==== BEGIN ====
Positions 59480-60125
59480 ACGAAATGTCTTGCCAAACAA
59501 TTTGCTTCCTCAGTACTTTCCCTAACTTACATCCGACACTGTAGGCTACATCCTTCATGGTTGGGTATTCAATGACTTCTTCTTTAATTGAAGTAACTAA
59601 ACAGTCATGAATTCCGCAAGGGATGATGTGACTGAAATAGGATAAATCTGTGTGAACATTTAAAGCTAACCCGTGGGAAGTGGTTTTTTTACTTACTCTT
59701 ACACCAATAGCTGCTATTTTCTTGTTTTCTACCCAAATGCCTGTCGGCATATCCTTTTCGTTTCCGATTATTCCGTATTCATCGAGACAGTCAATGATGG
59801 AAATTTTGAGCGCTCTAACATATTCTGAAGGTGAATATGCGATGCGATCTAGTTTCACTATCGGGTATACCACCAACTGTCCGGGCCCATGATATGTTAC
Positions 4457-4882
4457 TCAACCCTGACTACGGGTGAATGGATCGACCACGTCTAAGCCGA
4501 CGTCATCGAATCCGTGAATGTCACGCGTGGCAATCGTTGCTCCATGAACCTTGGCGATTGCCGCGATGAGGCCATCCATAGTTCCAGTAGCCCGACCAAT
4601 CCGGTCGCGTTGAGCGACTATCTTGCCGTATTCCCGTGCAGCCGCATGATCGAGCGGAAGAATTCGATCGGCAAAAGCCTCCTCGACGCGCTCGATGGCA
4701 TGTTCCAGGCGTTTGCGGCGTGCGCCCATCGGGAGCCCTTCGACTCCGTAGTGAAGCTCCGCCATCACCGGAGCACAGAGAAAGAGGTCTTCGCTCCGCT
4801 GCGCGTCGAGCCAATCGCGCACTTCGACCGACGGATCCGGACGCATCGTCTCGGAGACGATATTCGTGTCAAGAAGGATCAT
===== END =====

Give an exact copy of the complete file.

Positions 59480-60125
59480 ACGAAATGTCTTGCCAAACAA
59501 TTTGCTTCCTCAGTACTTTCCCTAACTTACATCCGACACTGTAGGCTACATCCTTCATGGTTGGGTATTCAATGACTTCTTCTTTAATTGAAGTAACTAA
59601 ACAGTCATGAATTCCGCAAGGGATGATGTGACTGAAATAGGATAAATCTGTGTGAACATTTAAAGCTAACCCGTGGGAAGTGGTTTTTTTACTTACTCTT
59701 ACACCAATAGCTGCTATTTTCTTGTTTTCTACCCAAATGCCTGTCGGCATATCCTTTTCGTTTCCGATTATTCCGTATTCATCGAGACAGTCAATGATGG
59801 AAATTTTGAGCGCTCTAACATATTCTGAAGGTGAATATGCGATGCGATCTAGTTTCACTATCGGGTATACCACCAACTGTCCGGGCCCATGATATGTTAC
Positions 4457-4882
4457 TCAACCCTGACTACGGGTGAATGGATCGACCACGTCTAAGCCGA
4501 CGTCATCGAATCCGTGAATGTCACGCGTGGCAATCGTTGCTCCATGAACCTTGGCGATTGCCGCGATGAGGCCATCCATAGTTCCAGTAGCCCGACCAAT
4601 CCGGTCGCGTTGAGCGACTATCTTGCCGTATTCCCGTGCAGCCGCATGATCGAGCGGAAGAATTCGATCGGCAAAAGCCTCCTCGACGCGCTCGATGGCA
4701 TGTTCCAGGCGTTTGCGGCGTGCGCCCATCGGGAGCCCTTCGACTCCGTAGTGAAGCTCCGCCATCACCGGAGCACAGAGAAAGAGGTCTTCGCTCCGCT
4801 GCGCGTCGAGCCAATCGCGCACTTCGACCGACGGATCCGGACGCATCGTCTCGGAGACGATATTCGTGTCAAGAAGGATCAT